I did a test swatch, figured out my gauge, did some math so that my squares would come out to actually be a square twelve inches, and started knitting. The machine makes it go amazingly fast, and before long I had nine squares finished. You can see some of that matching burgundy in the rug - yes, the machine currently *is* set up in the middle of my living room, because why not.

I began to get worried that I wouldn't have enough yarn; each ball was producing four squares, and I was pretty sure that I'd need thirty squares plus a border. I ordered more yarn, making use of the always-available 40% off coupons at the artsy-crafts store, figuring that I could always return any unused yarn once the blanket is done.

Nine blanket squares hanging from a bulky knitting machine.

At five by five squares Michael and I tried it on for size (in other words, snuggled up under it on the couch) but decided that it really did need to be six by five, so I put a final row on. I worked many of the ends in as I went along, and the rest will get worked into the border or woven in later. Here it is, still borderless, spread out on a full-size futon for scale:

A 6x5 blanket in striped squares of red and teal is displayed on a fullsize futon.

The edges of each square, being stockinette, are obnoxiously curly. I wanted to find a border that would look good with the blanket and also minimize that curl as much as possible. So I knit a test piece with two squares and tried at least half a dozen different edges and borders on it, feeling more and more like Goldilocks with each one: "This one is too wavy. This one is too short. This one is too curled up on the wrong side of the work."

I tried a crochet border, which did work to flatten the edges, but decided not to go with it for the picky reason of wanting to do the whole project on the machine. I tried a pie crust border, a worm edging, a spiraling edge, and finally a half-cable border that totally does the trick.

The corner of a blanket square swatch showing a cabled edging.

This test piece will go into the wash with the rest of my laundry to give me an idea of how the whole blanket will feel after being washed. It's supposedly a machine-washable and -dryable acrylic, so I'm pretty confident that it will come out just fine, but better to find out on my test swatch than on the real thing.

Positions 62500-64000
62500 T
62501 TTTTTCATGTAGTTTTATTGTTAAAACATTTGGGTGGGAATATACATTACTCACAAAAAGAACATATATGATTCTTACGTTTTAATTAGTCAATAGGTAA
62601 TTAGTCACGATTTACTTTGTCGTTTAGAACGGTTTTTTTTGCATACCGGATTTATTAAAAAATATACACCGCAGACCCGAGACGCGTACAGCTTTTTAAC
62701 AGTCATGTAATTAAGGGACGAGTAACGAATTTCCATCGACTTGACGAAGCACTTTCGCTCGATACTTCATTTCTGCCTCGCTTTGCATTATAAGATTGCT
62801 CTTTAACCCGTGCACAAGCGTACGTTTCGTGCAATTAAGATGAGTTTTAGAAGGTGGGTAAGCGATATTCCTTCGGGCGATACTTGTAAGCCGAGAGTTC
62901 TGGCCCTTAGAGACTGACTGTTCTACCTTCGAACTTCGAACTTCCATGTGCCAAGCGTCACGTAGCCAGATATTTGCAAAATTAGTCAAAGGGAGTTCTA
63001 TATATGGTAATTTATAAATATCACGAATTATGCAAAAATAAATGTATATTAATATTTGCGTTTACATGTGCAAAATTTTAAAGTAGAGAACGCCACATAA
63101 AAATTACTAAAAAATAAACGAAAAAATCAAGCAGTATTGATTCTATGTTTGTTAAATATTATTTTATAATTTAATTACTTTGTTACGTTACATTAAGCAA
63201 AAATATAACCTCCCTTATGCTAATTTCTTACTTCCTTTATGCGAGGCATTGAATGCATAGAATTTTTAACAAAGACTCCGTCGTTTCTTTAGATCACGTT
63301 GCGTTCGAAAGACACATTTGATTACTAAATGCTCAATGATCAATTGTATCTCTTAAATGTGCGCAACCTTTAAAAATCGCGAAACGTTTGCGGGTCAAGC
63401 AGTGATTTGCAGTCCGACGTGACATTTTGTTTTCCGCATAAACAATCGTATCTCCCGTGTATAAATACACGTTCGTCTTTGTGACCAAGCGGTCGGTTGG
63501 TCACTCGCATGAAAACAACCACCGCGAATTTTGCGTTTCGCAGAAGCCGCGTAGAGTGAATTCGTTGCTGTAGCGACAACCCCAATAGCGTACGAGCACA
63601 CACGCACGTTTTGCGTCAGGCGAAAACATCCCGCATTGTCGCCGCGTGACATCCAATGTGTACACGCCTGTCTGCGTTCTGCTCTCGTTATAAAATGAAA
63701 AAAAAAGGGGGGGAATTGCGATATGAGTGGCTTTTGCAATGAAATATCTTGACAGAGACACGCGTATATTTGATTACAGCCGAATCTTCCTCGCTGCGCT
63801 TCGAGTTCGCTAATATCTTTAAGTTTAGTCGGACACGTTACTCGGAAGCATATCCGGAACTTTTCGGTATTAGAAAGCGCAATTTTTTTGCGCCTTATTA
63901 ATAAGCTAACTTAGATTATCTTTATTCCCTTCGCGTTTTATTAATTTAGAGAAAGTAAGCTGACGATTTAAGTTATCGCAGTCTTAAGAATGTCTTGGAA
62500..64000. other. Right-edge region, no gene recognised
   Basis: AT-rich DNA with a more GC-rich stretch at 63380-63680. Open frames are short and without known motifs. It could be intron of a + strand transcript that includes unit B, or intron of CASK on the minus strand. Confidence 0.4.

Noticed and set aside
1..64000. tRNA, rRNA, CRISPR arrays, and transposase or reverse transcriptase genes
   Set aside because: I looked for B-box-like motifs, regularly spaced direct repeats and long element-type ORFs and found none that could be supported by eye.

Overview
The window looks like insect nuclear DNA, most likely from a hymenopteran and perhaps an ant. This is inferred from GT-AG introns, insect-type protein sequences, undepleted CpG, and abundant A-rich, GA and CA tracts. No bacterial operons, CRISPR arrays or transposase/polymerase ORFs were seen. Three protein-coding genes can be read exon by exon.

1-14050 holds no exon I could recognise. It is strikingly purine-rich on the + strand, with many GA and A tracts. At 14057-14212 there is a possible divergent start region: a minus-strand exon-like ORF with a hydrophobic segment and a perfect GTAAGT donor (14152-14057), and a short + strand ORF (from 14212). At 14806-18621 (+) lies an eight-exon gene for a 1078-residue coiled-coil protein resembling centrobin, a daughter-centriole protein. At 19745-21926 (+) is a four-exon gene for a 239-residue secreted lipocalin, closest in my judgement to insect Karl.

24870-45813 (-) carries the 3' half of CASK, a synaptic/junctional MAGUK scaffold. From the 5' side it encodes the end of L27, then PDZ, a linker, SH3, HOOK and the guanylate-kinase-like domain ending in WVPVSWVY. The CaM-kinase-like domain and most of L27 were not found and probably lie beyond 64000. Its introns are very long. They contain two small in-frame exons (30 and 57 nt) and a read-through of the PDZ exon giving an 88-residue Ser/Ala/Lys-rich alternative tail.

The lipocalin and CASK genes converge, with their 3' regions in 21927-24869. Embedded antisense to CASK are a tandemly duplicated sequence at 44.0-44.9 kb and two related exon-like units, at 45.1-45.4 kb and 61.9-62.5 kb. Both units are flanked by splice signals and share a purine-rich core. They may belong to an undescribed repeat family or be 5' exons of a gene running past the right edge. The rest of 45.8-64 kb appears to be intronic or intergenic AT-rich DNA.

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My friend Dawn (hi Dawn!) had a knitting machine that was taking up too much space in her spare room, and I thought it might be a fun thing to try with my brother and his kids, who learned to knit last year. I handed it off to my brother, who took it home, cleaned it up and got it mostly running smoothly. It needed some parts, which I ordered; the machine came back to my house and Michael and I set it up. The most crucial part was a new sponge bar.

A new sponge bar compared to an old flattened one.

With that installed and one bent needle replaced, we set the machine up on the coffee table and looked through the instruction manual. It's... not very detailed. We had to look up some YouTube videos and other instructions.

The knitting machine on my coffee table, with my laptop behind it. The user manual is displayed on the laptop screen.

It took a few tries with casting on and playing with the tension to get it working well...

The carriage and needle bed.

But with some good ol' Red Heart yarn, we figured it out! (I think.)

The beginning of a swatch on the knitting machine, with the cast-on comb and weight hanging from the bottom.

A tension swatch in dark teal yarn.

There will definitely be more to come.

Closeup of the knitting machine's carriage.